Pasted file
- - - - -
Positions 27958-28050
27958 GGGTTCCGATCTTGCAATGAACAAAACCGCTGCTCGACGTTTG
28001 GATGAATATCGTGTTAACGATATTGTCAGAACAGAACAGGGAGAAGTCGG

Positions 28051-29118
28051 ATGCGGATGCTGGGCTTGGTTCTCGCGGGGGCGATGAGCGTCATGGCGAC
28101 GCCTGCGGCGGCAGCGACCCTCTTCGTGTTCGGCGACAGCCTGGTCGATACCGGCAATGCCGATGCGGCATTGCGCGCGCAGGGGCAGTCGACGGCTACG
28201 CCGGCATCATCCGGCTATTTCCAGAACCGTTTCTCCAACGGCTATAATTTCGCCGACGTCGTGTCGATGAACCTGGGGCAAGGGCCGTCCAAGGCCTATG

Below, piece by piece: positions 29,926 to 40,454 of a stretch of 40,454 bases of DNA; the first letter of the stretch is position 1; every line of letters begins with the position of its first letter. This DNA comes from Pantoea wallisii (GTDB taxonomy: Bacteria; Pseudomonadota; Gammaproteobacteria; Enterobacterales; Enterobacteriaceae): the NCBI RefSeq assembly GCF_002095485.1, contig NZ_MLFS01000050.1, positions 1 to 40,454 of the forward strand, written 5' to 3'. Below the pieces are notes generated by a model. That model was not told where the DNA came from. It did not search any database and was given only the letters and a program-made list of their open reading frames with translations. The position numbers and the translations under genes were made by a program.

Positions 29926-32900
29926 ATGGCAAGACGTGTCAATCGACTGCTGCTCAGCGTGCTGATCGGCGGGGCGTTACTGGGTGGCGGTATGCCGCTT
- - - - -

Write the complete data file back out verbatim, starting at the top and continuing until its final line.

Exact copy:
Positions 27958-28050
27958 GGGTTCCGATCTTGCAATGAACAAAACCGCTGCTCGACGTTTG
28001 GATGAATATCGTGTTAACGATATTGTCAGAACAGAACAGGGAGAAGTCGG

Positions 28051-29118
28051 ATGCGGATGCTGGGCTTGGTTCTCGCGGGGGCGATGAGCGTCATGGCGAC
28101 GCCTGCGGCGGCAGCGACCCTCTTCGTGTTCGGCGACAGCCTGGTCGATACCGGCAATGCCGATGCGGCATTGCGCGCGCAGGGGCAGTCGACGGCTACG
28201 CCGGCATCATCCGGCTATTTCCAGAACCGTTTCTCCAACGGCTATAATTTCGCCGACGTCGTGTCGATGAACCTGGGGCAAGGGCCGTCCAAGGCCTATG

Below, piece by piece: positions 29,926 to 40,454 of a stretch of 40,454 bases of DNA; the first letter of the stretch is position 1; every line of letters begins with the position of its first letter. This DNA comes from Pantoea wallisii (GTDB taxonomy: Bacteria; Pseudomonadota; Gammaproteobacteria; Enterobacterales; Enterobacteriaceae): the NCBI RefSeq assembly GCF_002095485.1, contig NZ_MLFS01000050.1, positions 1 to 40,454 of the forward strand, written 5' to 3'. Below the pieces are notes generated by a model. That model was not told where the DNA came from. It did not search any database and was given only the letters and a program-made list of their open reading frames with translations. The position numbers and the translations under genes were made by a program.

Positions 29926-32900
29926 ATGGCAAGACGTGTCAATCGACTGCTGCTCAGCGTGCTGATCGGCGGGGCGTTACTGGGTGGCGGTATGCCGCTT